The Hancock County Port and Harbor Commission has commissioned RS&H Inc. to study the feasibility of obtaining a Launch Site Operator License that could open the door to commercial space flight out of Stennis International Airport.
The Federal Aviation Administration has developed regulations that enable airports to host operations of reusable launch vehicles that take off and land like aircraft. Several kinds of such vehicles are currently under development. The study will examine the feasibility of hosting spaceport operations, as well as the infrastructure needs and potential economic benefits of such operations.
“Determining the feasibility to launch spacecraft from Stennis International Airport represents a significant growth opportunity to expand Hancock County’s role in the space industry. Space is not new to Hancock County, home of NASA’s John C. Stennis Space Center, the nation’s largest rocket engine testing facility. The industry is poised for dynamic growth, and Hancock County is uniquely positioned to benefit from this growth,” said HCPHC’s CEO Bill Cork.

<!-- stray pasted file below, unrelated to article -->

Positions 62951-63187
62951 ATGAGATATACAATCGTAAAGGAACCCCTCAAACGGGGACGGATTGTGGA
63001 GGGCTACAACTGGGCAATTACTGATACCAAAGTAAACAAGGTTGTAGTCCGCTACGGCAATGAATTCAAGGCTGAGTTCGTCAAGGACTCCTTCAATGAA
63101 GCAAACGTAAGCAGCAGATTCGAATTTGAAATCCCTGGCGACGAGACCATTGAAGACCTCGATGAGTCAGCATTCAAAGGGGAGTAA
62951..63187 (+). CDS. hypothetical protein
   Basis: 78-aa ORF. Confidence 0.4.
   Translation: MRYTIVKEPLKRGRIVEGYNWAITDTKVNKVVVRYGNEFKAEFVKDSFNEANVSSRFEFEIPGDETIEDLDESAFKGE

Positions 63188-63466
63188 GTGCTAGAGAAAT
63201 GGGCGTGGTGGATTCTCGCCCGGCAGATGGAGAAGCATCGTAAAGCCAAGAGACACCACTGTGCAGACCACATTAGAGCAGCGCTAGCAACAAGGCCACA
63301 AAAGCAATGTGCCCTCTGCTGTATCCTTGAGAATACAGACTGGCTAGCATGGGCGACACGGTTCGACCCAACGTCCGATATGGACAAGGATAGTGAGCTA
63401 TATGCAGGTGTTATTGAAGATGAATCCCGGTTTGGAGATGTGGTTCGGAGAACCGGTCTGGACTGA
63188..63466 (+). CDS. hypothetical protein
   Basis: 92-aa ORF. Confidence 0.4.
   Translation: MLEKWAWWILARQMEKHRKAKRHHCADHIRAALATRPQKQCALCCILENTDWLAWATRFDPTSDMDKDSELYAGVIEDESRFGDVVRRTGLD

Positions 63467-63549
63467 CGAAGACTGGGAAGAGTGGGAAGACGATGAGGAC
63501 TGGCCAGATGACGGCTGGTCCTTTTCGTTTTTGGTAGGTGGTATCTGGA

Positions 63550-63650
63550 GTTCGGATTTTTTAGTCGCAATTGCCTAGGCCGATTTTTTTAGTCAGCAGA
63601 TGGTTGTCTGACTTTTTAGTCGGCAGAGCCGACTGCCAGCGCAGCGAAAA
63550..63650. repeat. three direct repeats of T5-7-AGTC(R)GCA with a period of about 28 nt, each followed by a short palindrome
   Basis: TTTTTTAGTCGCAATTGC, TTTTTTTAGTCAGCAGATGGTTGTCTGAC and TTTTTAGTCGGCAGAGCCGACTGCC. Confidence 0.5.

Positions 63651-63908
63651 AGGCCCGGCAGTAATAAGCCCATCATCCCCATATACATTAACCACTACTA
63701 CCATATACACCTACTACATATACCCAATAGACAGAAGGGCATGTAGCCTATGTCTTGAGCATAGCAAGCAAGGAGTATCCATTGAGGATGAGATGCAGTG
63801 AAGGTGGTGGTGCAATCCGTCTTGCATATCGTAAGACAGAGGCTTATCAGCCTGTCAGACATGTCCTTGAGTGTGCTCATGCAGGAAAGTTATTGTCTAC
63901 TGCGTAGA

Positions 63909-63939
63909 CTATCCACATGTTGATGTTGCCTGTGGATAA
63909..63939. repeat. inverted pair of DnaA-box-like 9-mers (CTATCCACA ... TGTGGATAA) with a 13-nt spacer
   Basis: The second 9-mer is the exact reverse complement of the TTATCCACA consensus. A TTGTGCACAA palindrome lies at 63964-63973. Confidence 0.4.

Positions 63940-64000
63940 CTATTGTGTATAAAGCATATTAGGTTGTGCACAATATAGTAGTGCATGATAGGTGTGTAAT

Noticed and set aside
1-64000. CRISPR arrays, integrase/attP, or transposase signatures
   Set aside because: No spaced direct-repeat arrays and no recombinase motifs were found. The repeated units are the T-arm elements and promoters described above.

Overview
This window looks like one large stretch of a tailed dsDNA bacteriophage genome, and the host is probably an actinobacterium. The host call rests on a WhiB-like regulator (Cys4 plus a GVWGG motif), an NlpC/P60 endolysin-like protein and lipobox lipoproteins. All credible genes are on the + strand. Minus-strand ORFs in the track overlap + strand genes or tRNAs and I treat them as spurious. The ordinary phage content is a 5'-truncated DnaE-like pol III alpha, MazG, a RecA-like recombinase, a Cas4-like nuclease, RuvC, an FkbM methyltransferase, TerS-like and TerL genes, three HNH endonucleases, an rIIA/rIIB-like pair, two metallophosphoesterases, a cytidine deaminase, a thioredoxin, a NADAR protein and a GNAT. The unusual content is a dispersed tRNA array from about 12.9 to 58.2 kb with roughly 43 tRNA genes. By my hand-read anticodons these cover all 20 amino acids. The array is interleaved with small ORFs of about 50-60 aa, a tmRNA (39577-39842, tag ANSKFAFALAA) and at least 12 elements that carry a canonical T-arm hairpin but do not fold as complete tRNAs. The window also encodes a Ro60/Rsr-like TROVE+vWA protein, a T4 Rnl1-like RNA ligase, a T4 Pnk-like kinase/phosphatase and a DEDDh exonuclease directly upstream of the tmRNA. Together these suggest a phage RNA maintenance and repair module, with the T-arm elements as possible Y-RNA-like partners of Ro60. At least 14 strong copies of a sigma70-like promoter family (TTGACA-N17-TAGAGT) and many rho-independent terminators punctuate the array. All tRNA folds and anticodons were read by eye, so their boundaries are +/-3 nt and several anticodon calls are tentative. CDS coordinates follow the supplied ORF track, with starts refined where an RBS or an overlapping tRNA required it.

“Developing airports to be able to host operations of launch vehicles promises to bring down the cost of launching payloads into space tremendously,” said Ken Ibold, Senior Aviation Consultant for RS&H and the firm’s Project Manager for spaceport development at airports. “Stennis is a great candidate for a Launch Site Operator License because it is surrounded by compatible land and the community is so rooted in the space age.”
The study will help the HCPHC to identify potential users for the Airport in addition to traditional aircraft. Other activities may include unmanned aerial systems and other aerospace development.
Situated near the Gulf of Mexico, and with more than 1,500 acres of land readily available for development, Stennis International Airport features many of the attributes associated with a licensed spaceport. The Stennis area is considered to be a viable location due to the presence of a strong technology-savvy workforce associated with the NASA Stennis facility.